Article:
Family thanks all who have shared his unique musical journey after Rock & Roll Hall of Famer suffers heart attack
Dr John, the New Orleans musician who blended black and white musical styles with a hoodoo-infused stage persona and gravelly bayou drawl, died Thursday, his family said. He was 77.
In a statement released through his publicist, the family said Dr John, who was born Mac Rebennack, died toward the break of day of a heart attack. They did not say where he died or give other details. He had not been seen in public much since late 2017, when he canceled several gigs. He had been resting at his New Orleans area home, publicist Karen Beninato said last year in an interview.
Memorial arrangements were being planned. The family thanks all whom have shared his unique musical journey, and requests privacy at this time, the statement said.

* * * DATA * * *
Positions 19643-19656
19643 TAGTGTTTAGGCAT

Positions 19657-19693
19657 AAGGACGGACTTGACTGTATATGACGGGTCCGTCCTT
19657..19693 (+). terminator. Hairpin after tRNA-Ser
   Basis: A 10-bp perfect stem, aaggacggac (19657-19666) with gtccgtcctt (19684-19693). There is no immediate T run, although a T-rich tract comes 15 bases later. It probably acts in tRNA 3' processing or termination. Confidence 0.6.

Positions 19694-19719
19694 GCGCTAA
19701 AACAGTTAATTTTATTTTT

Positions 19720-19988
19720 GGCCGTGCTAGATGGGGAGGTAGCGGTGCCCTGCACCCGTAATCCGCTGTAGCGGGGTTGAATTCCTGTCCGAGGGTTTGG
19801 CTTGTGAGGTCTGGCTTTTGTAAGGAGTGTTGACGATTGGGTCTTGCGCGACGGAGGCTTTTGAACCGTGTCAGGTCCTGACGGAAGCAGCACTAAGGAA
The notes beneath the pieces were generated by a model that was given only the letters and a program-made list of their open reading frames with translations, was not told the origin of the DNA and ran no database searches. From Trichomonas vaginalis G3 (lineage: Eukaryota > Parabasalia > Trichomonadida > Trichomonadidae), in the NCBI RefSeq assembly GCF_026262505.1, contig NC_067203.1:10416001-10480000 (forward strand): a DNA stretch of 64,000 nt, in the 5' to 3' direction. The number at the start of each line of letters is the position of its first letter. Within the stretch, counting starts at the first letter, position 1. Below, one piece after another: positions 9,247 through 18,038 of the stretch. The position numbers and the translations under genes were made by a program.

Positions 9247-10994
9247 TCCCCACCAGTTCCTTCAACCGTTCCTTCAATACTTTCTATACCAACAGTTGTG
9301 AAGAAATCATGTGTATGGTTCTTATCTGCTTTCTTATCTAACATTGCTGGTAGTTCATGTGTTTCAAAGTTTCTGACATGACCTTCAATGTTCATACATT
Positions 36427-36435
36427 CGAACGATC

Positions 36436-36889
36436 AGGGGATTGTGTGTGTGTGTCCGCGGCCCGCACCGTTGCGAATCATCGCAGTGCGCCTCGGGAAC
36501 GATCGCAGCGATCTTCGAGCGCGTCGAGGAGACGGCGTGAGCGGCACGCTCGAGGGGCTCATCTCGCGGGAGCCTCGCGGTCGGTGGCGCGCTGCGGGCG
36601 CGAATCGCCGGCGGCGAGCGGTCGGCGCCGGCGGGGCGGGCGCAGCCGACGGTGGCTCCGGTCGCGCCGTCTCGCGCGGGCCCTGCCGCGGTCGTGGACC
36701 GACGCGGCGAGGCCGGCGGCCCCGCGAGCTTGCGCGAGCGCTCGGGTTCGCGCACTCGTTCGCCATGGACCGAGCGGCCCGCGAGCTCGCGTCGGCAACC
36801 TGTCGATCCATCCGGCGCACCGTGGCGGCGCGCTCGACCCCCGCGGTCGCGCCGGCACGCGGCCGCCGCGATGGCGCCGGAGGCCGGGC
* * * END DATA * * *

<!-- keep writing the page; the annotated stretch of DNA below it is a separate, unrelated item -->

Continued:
The artists spooky 1968 debut, Gris-Gris, combined rhythm and blues with psychedelic rock and startled listeners with its sinister implications of other-worldly magic. He later had a Top 10 hit with Right Place, Wrong Time, collaborated with numerous top-tier rockers, won multiple Grammy awards and was inducted into the Rock & Roll Hall of Fame.
A white man who found a home among black New Orleans musicians, he first entered the music scene alongside his father, who ran a record shop and also fixed the PA systems at New Orleans bars.
As a teenager in the 1950s, he played guitar and keyboards in a string of bands and made the legendary studio of Cosimo Matassa his second home, Rebennack said in his 1994 memoir, Under a Hoodoo Moon.
He got into music full-time after dropping out of high school, became acquainted with drugs and petty crime and lived a fast-paced life. His gigs ranged from strip clubs to auditoriums, roadhouses and chicken shacks.
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